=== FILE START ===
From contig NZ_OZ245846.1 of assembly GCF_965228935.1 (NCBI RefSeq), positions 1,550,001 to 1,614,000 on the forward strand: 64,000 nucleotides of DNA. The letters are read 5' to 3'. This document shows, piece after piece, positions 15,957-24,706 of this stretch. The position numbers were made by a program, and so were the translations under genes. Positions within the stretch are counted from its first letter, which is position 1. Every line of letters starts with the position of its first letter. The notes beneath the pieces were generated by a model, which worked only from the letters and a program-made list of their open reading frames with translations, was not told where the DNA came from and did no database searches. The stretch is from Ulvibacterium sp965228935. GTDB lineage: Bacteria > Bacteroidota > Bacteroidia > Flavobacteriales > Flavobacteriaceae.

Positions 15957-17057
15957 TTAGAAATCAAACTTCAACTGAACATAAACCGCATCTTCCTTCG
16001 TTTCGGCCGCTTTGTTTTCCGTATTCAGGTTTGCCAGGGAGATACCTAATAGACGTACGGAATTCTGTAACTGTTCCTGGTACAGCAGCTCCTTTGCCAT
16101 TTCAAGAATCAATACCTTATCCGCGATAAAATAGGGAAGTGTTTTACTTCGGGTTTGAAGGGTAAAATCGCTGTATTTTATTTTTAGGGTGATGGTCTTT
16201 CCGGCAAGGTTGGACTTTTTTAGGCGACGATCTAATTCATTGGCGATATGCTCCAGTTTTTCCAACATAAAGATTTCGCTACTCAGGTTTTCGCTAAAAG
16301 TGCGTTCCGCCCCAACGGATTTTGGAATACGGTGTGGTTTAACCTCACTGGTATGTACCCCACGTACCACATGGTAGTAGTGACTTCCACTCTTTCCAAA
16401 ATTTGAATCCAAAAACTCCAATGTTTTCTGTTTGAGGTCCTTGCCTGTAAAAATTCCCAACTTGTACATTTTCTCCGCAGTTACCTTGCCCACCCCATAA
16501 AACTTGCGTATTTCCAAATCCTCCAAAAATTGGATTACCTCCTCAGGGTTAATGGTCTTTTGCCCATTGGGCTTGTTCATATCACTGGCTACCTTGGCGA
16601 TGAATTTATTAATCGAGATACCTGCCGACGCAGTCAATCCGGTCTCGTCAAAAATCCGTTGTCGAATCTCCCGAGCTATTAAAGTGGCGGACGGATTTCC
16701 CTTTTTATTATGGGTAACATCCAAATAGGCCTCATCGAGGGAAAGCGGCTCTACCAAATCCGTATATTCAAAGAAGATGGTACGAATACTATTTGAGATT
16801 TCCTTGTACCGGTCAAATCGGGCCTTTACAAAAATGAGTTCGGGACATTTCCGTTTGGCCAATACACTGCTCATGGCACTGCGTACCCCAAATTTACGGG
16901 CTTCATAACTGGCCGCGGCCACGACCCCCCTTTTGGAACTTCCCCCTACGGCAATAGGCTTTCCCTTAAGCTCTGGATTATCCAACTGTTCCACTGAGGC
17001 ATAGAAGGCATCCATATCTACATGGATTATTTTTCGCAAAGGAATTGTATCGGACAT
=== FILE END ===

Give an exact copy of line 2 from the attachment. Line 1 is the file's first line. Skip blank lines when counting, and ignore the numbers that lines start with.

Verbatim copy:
Positions 15957-17057